was failings in caregiver behaviour (e.g. lack of responsibility and greed), history of long-term conflicted relationships and mental illness/personality disorders in the perpetrator and/or the victim.
Under “Risk factors in institutions and community homes”, staff-to-patient ratios, overcrowding and lack of com- munity and social interactions might also apply.
General practitioners are not the “first port of call” in all countries for issues of elder abuse, due to their lack of time and training, e.g. Australia. erefore, the suggested approach in Diagram 1.1 needs context-specific adaptation.
It is assumed in the manual that the older person will have physical symp- toms of abuse, which is often not the case.
A physician is not necessarily familiar with the patient’s history, since some pa- tients change their doctors with a high frequency and the same doctor may not always be available to see an individual.
It is implied that conflicts with a family member/caregiver is evident, but stress- ful relationships are often well hidden or denied.
ere is no mention of cultural differ- ences or likely needs for translators or interpreters to be present.
A GLOBAL RESPONSE TO ELDER ABUSE AND NEGLECT
h. ere is no procedure whereby physi- cians must ask consent before touching or physically examining older patients; this is especially important in cases of sexual assault.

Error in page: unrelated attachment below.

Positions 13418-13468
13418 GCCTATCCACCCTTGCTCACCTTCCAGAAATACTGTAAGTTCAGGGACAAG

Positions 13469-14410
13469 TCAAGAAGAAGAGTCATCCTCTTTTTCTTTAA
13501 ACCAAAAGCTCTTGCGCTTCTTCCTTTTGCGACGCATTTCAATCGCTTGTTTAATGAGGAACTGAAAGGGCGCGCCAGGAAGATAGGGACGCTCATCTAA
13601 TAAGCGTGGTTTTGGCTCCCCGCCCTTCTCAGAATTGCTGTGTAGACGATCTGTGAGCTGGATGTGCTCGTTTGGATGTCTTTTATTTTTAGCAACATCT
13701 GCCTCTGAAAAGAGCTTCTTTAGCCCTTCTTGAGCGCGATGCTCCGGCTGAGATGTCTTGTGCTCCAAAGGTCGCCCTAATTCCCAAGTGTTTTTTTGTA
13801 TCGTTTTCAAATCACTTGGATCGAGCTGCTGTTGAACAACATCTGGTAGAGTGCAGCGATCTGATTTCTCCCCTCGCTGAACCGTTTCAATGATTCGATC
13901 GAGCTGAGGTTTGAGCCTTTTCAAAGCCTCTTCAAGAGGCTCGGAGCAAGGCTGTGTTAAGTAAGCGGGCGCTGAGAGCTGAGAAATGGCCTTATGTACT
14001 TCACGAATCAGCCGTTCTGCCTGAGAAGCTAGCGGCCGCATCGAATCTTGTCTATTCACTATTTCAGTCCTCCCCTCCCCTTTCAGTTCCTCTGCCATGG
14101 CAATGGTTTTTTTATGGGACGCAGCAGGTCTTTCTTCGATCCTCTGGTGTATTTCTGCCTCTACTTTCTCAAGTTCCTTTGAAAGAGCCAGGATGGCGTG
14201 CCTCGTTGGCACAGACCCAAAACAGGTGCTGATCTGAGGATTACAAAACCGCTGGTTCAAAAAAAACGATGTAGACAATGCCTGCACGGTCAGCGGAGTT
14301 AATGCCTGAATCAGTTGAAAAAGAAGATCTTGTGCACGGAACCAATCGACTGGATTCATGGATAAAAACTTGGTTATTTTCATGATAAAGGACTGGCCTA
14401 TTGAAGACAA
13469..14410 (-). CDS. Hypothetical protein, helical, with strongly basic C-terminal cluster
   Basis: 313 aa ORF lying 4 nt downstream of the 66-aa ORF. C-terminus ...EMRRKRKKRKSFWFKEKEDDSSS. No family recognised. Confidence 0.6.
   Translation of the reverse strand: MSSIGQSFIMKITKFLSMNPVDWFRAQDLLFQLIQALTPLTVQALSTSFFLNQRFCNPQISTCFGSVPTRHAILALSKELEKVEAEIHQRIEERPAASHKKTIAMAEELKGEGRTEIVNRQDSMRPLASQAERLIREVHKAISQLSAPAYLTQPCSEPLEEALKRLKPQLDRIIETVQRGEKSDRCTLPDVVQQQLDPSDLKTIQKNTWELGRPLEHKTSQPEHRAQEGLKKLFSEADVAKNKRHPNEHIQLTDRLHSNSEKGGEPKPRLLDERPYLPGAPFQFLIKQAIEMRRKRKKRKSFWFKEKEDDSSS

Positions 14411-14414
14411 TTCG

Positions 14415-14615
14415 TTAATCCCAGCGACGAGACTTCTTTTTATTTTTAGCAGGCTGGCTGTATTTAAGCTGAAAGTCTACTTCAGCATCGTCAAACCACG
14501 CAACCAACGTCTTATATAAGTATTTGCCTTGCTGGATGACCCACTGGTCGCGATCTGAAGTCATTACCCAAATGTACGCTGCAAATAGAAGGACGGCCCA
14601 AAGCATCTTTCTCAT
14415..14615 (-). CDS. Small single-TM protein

e risk indicators are considered as a useful list, but for physicians it would be adequate to call it a “diagnostic guide”, as the indicators were not specific enough. Greater preference was given for a checklist that could be used at the end of the assessment.
General practitioners and social workers recommend an adoption of a sociomedi- cal diagnosis in Table 1.2.
Basis for treatment
e approach of the flowchart is too medicalized. Using the word “treat- ment” makes elder abuse sound like a disease. e focus should be on remov- ing or lessening the harm caused to the older person by the perpetrators of abuse.
In some countries “adult protective ser- vices” and mandatory reporting do not exist; nor are there specific intervention orders.
Referral options vary from country to country and need to be adapted accord- ingly within specific contexts.
d. A focus on the rehabilitation and educa- tion of the perpetrator often seems to be more appropriate than strategies being directed only at the education of the older person.